Extinction Is No Figment of the Imagination; Science Fiction Authors United in Fight to Save Asian Elephant

Daily Post (Liverpool, England), January 7, 2002 | Go to article overview

Extinction Is No Figment of the Imagination; Science Fiction Authors United in Fight to Save Asian Elephant


Byline: Laura Davis

THE world of science fiction contains many strange creatures.

Bizarre life forms fight for survival on planets existing only in the readers' imaginations.

Now the genre is being used to help save the lives of one of Earth's own intriguing animals - the Asian elephant.

An anthology of short stories about the giant beasts written by renowned science fiction and horror writers will be sold in aid of a Chester Zoo conservation campaign.

The Asian Elephant in Crisis Campaign aims to prevent the extinction of the animals which are expected to die out in just over 50 years.

John Regan, development manager at Chester Zoo, said: "We are lucky to have pieces donated by many good writers. All the profits will go towards the campaign."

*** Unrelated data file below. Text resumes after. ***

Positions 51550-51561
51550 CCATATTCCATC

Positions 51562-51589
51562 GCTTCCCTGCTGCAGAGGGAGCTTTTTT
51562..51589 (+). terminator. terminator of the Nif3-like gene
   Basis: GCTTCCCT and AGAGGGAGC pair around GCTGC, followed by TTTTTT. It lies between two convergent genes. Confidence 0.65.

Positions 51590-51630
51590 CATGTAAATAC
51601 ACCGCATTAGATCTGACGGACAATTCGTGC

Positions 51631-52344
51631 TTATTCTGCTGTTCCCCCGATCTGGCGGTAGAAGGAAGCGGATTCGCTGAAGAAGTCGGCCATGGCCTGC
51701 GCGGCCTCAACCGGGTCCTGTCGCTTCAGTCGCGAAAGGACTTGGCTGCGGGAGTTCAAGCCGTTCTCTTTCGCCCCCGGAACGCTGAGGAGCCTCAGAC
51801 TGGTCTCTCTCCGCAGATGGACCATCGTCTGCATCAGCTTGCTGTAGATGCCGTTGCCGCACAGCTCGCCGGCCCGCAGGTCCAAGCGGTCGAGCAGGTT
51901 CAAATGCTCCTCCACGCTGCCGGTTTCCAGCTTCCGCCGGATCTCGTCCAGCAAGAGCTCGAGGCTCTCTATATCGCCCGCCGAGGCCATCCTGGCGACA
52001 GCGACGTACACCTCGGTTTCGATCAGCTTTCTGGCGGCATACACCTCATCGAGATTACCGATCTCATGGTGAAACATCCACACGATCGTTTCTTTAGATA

The Asian elephant population would not survive without projects such as this, he added.

He said: "By one recent projection the Asian elephant will be extinct in the wild and in captivity within little more than 50 years.

"It is a tragedy that no adequately resourced and co-ordinated effort is being currently made within the European zoological community to develop a viable, geneticallymanaged population of this magnificent and charismatic animal."

Award-winning Liverpool author Stephen Baxter is editing the anthology.

He will be joined by a second Liverpudlian, horror writer Clive Barker, who is contributing a short story.

Also donating pieces are Brian Aldiss, Peter Hamilton, Sir Anthony Sher, Ray Mears, Gregory Benford, Larry Niven and SP Somtow, from Thailand.

Celebrated science fiction writer Sir Arthur C Clarke has already submitted an introduction to the book.

The Asian elephant - also known as the Indian elephant - survives in the wild in 13 countries but it is seriously endangered.

There are fewer than 50,000 animals still living, a fraction of the African elephant numbers.

The Chester Zoo campaign involves a combination of projects both in the elephants' natural environments and in captivity.

These include a breeding programme based at the zoo.

The North of England Zoological Society, which owns Chester Zoo, was the first British institution to breed Asian elephants. …

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